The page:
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PP141 Legal Governance: How Does Law Circumscribe The Social Role Of Health Technology Assessment?

Published online by Cambridge University Press:  12 January 2018

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One of the barriers of integrating ethics in Health Technology Assessment (HTA) relates to the social role of HTA (1). The aim of this study is to provide a better understanding of the way by which law circumscribes the social role of HTA. Our hypothesis: HTA's social role is embedded within a mixed governance based on hard law and soft law.


Three HTA agencies were conveniently selected for our study: Haute Autorité de santé (HAS) (France), National Institute for Health and Care Excellence (NICE) (United Kingdom) and Institut national d'excellence en santé et en services sociaux (INESSS) (Québec, Canada). Our analysis of the legal, administrative and procedural documents relating to the existence and assessment processes of these three agencies is guided by the following criteria:

  1. 1. The normative strength of the documents (categories of hard law or soft law) (2)

  2. 2. The definition of the agencies’ social role (1)

  3. 3. The integration of ethics in the agencies’ mandate.


Hard law contributes to establish a general mandate and some legal legitimacy for these agencies. Soft law, grounded in the HTA producers' practices, plays a major role in the legal governance of HTA. Our results demonstrate that these agencies existing practices seem to circumscribe their social role further than their constitutive laws. In this context, social actors become responsible to define, structure and operationalize the implementation of HTA.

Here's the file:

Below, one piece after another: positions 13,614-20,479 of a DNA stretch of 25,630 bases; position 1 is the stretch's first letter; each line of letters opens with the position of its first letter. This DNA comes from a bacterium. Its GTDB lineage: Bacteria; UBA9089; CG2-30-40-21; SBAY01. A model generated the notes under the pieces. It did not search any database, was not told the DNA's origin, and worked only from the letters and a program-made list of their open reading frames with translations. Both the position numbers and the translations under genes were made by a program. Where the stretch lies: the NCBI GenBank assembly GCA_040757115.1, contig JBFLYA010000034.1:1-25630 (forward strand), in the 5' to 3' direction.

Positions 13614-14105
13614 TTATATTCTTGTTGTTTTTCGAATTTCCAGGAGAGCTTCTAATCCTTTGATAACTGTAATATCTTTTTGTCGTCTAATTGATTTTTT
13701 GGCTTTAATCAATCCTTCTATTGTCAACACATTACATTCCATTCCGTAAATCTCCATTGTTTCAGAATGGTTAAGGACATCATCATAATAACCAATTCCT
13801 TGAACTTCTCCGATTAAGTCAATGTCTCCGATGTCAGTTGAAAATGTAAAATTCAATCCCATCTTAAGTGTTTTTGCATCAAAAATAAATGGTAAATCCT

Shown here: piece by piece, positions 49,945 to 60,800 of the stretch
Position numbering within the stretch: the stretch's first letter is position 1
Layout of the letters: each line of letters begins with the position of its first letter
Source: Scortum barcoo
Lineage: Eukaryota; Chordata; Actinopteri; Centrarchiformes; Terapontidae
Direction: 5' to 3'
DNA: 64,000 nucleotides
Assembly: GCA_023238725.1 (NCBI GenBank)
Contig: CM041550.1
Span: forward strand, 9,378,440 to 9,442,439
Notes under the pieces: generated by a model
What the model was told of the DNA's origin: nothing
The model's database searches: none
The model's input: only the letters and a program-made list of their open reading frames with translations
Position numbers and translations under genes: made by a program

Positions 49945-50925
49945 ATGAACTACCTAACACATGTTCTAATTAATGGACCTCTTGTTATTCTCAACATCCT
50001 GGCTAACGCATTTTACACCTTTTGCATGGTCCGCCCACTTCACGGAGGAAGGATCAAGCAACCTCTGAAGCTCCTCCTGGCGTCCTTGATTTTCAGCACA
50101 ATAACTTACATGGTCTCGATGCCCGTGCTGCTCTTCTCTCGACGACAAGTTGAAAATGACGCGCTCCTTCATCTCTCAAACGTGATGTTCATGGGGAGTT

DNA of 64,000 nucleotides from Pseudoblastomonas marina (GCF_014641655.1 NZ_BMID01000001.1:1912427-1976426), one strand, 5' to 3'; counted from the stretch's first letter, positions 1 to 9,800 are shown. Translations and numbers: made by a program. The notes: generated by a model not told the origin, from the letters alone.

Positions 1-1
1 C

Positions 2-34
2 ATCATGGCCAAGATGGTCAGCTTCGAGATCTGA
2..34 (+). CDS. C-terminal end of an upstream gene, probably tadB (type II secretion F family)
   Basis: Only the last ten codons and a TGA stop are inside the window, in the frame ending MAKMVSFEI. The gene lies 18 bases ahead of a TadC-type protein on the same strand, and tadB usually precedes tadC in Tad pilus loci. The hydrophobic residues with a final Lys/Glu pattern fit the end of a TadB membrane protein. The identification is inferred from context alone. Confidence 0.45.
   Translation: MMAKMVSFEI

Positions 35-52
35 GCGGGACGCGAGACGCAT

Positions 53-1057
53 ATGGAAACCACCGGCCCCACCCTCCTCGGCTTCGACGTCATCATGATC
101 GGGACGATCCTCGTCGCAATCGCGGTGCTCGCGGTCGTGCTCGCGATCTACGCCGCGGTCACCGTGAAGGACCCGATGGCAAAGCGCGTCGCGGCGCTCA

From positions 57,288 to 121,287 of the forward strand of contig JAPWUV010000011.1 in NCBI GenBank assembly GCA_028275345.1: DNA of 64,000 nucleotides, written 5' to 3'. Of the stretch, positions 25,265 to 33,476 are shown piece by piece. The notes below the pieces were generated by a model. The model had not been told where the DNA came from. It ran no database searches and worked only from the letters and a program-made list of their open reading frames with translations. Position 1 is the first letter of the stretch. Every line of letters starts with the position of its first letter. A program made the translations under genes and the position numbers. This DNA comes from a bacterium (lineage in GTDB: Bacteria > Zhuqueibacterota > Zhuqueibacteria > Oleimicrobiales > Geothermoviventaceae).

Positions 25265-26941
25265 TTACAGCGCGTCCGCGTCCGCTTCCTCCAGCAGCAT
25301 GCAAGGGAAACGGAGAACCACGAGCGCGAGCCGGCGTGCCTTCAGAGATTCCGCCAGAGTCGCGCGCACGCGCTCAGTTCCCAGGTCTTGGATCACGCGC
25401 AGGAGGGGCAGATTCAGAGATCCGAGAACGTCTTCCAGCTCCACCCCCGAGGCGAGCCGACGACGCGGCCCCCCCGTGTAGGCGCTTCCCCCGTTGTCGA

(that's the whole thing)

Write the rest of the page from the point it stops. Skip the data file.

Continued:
In addition, the legal framework (hard law) through which HTA unfolds does not clearly support its structural and social role. Despite existing legal frameworks, the normative legitimacy of HTA is not entirely established, as it depends on soft law. Taken altogether, this maintains a persisting conceptual vagueness in HTA governance.


The social role of HTA should be defined either through modifying existing legislations (hard law) or through harmonization of the agencies internal policies and regulations (soft law). Such legal initiatives would help clarify the aims of HTA evaluations: assessments (scientific) or appraisal (value-laden), and therefore give a clearer indication on how best to integrate ethics in HTA.

Poster Presentations
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1. Sandman, L, Heintz, E. Assessment vs. appraisal of ethical aspects of health technology assessment: can the distinction be upheld? GMS Health Technol Assess. 2014;10:19.Google ScholarPubMed
2. Tallacchini, M. Governing by Values. EU Ethics: Soft Tool, Hard Effects. Minerva. 2009;47:281306.Google Scholar